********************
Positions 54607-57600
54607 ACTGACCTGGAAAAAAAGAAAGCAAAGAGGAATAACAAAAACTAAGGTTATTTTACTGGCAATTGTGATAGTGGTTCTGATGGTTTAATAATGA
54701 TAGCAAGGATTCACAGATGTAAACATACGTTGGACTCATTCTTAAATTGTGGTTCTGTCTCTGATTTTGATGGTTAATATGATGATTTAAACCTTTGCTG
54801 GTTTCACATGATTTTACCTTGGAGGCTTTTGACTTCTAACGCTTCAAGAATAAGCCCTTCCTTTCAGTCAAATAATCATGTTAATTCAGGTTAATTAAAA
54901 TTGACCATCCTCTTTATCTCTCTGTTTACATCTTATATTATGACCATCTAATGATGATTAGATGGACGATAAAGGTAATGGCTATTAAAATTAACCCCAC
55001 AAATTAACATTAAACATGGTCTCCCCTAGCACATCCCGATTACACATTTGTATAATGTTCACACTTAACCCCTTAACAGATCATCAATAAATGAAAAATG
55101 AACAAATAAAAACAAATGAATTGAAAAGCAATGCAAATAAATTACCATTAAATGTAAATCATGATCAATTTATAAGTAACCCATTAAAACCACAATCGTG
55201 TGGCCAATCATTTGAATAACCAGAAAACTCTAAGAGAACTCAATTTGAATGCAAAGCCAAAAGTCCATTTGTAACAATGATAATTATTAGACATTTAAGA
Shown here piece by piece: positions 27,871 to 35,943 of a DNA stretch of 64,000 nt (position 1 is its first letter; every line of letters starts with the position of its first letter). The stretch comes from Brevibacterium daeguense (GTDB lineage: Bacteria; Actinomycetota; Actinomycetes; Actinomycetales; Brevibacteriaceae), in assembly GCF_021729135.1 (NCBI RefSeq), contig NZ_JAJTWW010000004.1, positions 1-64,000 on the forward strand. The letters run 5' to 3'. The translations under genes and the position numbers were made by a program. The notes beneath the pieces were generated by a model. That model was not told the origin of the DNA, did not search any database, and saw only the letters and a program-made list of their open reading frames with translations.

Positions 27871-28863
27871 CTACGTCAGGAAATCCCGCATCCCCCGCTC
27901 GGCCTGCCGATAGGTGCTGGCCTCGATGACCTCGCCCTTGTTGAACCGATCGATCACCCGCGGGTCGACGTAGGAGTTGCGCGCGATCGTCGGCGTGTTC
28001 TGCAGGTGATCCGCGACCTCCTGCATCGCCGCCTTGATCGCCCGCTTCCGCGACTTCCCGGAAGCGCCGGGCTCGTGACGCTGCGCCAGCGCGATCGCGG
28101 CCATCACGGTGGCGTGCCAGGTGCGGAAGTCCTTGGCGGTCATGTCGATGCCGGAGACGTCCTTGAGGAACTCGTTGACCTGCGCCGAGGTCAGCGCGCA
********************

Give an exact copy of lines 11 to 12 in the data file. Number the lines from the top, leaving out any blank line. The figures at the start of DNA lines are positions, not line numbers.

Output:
27871 CTACGTCAGGAAATCCCGCATCCCCCGCTC
27901 GGCCTGCCGATAGGTGCTGGCCTCGATGACCTCGCCCTTGTTGAACCGATCGATCACCCGCGGGTCGACGTAGGAGTTGCGCGCGATCGTCGGCGTGTTC